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November 12, 2019
Although alcohol addiction strikes without regard to gender, men are disproportionately affected by alcohol substance use disorders, and may develop them more than their female counterparts. More than half the men polled for the NHS’ consumption survey drank more than 55 percent beyond the recommended allowance for drinking. Men may feel more anxiety about opening up about their feelings; this societal strain and expectation has prompted alcohol use disorders, resulting in men who do not have well developed communication skills.
Many men with untreated anxiety, depression, and emotional disorders attempt to find relief through over consumption of alcohol. Men are typically less likely to seek treatment than women. This is attributed to many environmental factors, but societal stigma regarding what is, and what is not, “manly” or “masculine” may have a role to play in the abnegation of treatment for such disorders.
In regards to male alcohol abuse, as compared to female consumption, men have the ability to consume more alcohol than their female peers, and may overestimate the amount of alcohol they may consume safely. With prolonged drinking one’s tolerance increases considerably and requires drinkers to consume larger quantities of alcohol to feel the effects of alcoholism.
Men are more likely to become physically and mentally dependent on alcohol. Many men do not seek alcohol treatment alcohol abuse they often downplay the signs of the chronic disease and disregard the budding symptoms of alcoholism. Because males are less likely to open up about their feelings, harboring depression and mood disorders becomes one of the main causes of alcohol addiction in men. Suppressing emotions often exacerbates substance use disorders.
Because many men do not participate in alcohol treatment for the underlying causes of addiction, untreated alcohol use disorders become more mentally and physically devastating. To avoid feelings of weakness, men will often avoid treatment as to appear strong in the face of the condition they refuse to acknowledge. In the long run this mentality often hurts the family, friends, and loved ones males are trying to protect.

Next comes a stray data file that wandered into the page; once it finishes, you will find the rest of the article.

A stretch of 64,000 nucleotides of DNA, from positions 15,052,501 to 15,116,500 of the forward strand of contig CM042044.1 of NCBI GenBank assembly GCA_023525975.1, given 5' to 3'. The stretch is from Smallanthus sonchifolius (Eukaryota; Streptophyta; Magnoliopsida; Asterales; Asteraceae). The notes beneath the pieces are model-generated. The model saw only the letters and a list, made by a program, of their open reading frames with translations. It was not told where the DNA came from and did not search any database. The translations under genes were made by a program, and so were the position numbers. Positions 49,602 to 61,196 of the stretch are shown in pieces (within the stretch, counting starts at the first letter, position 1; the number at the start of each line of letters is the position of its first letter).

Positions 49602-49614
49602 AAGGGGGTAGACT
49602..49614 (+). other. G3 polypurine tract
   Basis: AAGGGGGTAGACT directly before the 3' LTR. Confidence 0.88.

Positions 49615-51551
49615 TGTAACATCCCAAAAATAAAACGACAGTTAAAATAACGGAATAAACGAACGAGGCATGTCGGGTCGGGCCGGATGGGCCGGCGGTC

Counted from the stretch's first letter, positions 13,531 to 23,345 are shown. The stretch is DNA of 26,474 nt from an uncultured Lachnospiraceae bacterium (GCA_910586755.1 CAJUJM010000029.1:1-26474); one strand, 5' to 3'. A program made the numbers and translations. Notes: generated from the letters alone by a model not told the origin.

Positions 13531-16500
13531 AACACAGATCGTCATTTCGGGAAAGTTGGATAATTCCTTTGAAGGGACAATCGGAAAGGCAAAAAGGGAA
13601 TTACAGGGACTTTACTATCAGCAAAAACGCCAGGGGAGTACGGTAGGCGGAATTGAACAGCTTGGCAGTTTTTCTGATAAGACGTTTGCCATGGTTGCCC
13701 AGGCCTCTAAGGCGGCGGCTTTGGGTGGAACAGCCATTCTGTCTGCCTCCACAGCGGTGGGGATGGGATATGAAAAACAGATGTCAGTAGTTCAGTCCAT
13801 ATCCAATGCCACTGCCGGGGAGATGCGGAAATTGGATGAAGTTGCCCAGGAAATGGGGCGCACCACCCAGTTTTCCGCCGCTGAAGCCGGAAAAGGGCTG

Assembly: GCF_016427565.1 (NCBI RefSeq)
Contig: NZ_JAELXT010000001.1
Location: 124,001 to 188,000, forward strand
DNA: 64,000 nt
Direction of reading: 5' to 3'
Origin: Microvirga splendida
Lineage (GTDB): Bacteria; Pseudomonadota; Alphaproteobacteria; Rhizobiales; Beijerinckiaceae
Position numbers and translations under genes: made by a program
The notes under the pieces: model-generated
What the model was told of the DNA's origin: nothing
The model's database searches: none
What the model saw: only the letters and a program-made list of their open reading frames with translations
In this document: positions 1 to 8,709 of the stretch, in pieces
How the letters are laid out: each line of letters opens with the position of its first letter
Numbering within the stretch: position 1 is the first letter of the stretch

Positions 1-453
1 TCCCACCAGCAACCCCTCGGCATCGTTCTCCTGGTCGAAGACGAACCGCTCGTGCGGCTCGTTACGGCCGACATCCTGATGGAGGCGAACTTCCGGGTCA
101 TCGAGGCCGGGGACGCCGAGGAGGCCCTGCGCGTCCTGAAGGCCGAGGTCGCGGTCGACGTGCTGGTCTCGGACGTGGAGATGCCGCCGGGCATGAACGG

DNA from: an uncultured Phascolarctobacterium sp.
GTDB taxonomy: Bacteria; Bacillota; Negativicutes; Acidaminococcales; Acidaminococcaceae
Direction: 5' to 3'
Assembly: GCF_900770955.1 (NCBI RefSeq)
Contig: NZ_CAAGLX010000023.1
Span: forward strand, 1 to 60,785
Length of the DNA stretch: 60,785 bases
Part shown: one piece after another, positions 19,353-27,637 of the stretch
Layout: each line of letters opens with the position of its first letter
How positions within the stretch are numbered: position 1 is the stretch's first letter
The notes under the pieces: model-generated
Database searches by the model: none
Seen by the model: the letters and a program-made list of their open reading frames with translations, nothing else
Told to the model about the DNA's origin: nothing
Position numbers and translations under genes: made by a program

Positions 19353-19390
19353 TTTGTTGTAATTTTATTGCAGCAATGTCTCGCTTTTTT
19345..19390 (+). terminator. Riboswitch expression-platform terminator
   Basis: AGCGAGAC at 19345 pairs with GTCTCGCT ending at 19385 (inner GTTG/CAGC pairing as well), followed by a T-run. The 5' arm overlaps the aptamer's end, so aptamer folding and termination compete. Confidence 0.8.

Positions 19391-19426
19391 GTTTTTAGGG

Because the signs of alcoholism in males are similar to females suffering from alcohol addiction identifying the condition is not hard once the disease progresses. It’s critical to treat alcohol substance use disorders as soon as they manifest (even if a physical dependence to alcohol has not yet anchored itself). Eliminating alcohol use disorders early on decreases the chance of incurring permanent brain or physical damage. The following symptoms should be heeded and immediately treated in specialized male alcohol treatment programs:
Male alcoholism treatment consists of alcohol detoxification, residential rehabilitation, and outpatient rehabilitation to redress the underlying causes of addiction. During alcohol treatment recovering addicts learn how to let go of their feelings of self loathing, resentment, anxiety, and depression. Treatment teaches men how to become communicators and open up about their feelings, as to circumvent relapse and continued addiction. Learning how to engage in other activities in times of stress is a core component of treatment.
Many men choose to pick up a sport or engage in hobbies they’ve always wanted to. Many derive strength from family therapy, which allows recovering drinkers to communicate with their friends and family with the presence of an addiction counselor, who can effectively mediate therapy sessions. During family therapy, an addiction counselor helps family members and friends understand the particulars of alcohol addiction, and help recovering drinkers communicate the things which have allowed an alcohol use disorder to progressively develop. There are many forms of specialized alcohol addiction treatment including treatment for women and seniors and older adults alcoholism treatment.
Leaving alcohol abuse untreated give rise to a slew of permanent medical complications, which will continue to plague drinkers long after receiving treatment, if it doesn’t kill them first. Alcohol is the third leading cause of death in the United States. To avoid the following potentially fatal detriments of continued alcohol abuse and addiction, get treatment from Harbor Village today: